The advantages of this concept is 1.Very less power is required to drive the vehicle as contact surface of the balls are minimal and very less force is required to rotate a sphere, 2. Evenly loaded with weight can rotate in all direction remaining inline with the vertical axis of the carried weight and speed of motion, 3. Offers most easy change of direction since it doesnt need to re-align to the movement direction, 4. The anti-over turn funtion of spherical wheels is most advantageous since it doesnt have the stopage of the motion perpendicular to the direction of motion as in the cylindrical wheels, therfore the vehicles can be tall and narrow neglecting the ground clearance and centre of gravity, 5.Sphere wheels can work oblique till 15 degrees 6.Due to its shape,the sphere cdan surmout obstacles from any position,both front and lateral, instead of the traditional wheels which cannot the latral obstacles. 7. Spherical wheels can easily move because each wheel cahnges its directoin independently of the other ones. 8.Very less friction over wheel and road so greater speeds with less power. Disadvantages: 1. Control over slopes is difficult, 2. Irregular sphere can cause problems which can happen due to the irregular contact surface over the roads when in motion. 3. Less friction therefore very diffucult when braking (ABS) 4. When travelling in one direction only one rollers of the three in use, for ex. travelling in forward motion uses only the x-axis rollers, but all the other rollers are also in contact, this reduces the friction between the rollers and the balls which is the essence of frictional drive in this concept and the shape of the ball becomes irreglar easily, this is my concept and iam dying to suceed so any of u brainstroms out there read this reply, give us some thoughts.......l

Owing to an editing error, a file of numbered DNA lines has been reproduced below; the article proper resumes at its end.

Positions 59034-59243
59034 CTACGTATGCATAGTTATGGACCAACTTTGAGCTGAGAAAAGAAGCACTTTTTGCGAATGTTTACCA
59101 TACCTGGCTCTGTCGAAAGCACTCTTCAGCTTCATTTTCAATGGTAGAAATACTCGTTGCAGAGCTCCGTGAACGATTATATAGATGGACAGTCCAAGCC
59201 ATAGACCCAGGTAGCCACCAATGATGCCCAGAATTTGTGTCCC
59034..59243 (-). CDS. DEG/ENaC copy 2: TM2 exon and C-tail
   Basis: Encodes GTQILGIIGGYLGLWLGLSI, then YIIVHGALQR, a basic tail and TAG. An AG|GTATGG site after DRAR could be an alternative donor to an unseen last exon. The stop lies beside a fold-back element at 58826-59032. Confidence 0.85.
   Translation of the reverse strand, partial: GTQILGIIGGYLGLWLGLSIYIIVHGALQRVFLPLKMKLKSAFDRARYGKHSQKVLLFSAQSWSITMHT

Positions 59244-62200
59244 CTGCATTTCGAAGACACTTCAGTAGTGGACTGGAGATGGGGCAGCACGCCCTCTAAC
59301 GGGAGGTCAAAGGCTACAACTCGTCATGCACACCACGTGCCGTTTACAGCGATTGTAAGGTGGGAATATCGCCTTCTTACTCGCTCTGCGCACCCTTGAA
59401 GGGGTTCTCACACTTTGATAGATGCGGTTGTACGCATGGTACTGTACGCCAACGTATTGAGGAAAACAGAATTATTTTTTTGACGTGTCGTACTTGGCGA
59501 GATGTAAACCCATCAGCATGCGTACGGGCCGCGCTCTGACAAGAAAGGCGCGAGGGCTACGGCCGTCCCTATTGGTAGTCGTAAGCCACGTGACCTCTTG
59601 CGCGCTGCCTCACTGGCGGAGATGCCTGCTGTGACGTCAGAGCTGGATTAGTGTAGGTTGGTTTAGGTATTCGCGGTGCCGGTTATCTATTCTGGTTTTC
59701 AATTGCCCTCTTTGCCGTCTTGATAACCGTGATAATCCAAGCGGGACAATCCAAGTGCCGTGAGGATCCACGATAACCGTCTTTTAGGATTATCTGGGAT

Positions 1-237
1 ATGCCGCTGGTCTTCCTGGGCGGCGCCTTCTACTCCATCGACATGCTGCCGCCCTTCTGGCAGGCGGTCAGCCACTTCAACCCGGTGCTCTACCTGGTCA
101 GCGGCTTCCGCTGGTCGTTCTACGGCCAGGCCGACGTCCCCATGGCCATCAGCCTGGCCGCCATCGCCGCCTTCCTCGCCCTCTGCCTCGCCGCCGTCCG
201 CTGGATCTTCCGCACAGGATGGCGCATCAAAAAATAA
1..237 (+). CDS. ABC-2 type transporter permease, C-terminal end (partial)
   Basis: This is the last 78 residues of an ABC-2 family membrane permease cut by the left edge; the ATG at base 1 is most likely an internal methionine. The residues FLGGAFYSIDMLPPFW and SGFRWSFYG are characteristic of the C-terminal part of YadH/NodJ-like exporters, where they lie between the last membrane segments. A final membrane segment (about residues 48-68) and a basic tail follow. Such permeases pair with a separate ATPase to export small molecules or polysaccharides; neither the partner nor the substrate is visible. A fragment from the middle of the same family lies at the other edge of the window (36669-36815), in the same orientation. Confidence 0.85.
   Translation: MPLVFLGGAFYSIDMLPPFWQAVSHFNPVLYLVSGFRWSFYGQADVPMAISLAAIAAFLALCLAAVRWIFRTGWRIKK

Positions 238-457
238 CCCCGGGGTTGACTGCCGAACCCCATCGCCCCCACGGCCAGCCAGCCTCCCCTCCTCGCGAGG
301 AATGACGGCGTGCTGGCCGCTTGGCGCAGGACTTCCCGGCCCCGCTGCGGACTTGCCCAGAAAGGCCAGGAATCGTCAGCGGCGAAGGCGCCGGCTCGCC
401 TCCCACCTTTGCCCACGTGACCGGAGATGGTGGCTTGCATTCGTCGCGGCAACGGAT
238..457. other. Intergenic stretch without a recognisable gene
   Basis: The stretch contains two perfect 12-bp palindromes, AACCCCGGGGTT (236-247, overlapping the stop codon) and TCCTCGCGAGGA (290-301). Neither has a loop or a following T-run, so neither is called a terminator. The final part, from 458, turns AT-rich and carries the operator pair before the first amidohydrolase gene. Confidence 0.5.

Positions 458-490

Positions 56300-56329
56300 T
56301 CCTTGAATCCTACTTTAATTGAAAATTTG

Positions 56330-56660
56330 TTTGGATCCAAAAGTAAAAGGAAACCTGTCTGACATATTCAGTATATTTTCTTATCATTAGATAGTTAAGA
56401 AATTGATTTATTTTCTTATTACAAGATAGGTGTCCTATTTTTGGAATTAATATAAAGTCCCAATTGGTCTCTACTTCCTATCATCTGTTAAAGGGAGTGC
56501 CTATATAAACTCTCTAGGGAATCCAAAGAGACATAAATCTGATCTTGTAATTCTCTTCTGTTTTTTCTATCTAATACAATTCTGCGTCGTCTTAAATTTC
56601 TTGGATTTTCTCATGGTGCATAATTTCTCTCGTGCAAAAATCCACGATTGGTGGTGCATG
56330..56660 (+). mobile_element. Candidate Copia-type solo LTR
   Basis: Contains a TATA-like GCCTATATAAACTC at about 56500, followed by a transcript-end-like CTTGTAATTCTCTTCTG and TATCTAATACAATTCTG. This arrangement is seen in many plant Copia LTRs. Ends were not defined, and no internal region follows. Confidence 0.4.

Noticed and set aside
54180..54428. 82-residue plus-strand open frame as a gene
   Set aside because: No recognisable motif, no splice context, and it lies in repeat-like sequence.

19. Dec 28, 2006 #18

    Danger

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    Consider the source. And, by the way, the movie had absolutely no resemblance to the original book by Enio Binder entitled "Adam Link: Robot". The new version of the Twilight Zone did it properly.

    Does the term 'spin-out' ring a bell? Any racer will tell you that while a smoke-show might wow the crowd a bit, it will lose you the race. You want maximum friction between the tires and the road to actually go somewhere.
     
  20. Dec 28, 2006 #19
    Yo Man! if u dont understand the concept i dont blame u its pretty tough to understand..... but since u dont i will tell u once more that THERE IS FRICTION between the sphere and the Road, only minimal and that is enough to keep the sphere rotating, and for the spin out, it only occurs when the sphere is deformed or out of shape, i know that it wont happen in this high standarad experiment if u do it with precision, if u cant then dont blame me!
     
  21. Dec 28, 2006 #20

    russ_watters

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    Easy, spwheel. As we discussed earlier in the thread, there is a really good reason why car tires are the shape they are. Yes, a smaller contact area means less rolling resistance, but if that were such a good thing, our cars would all already have bicycle tires.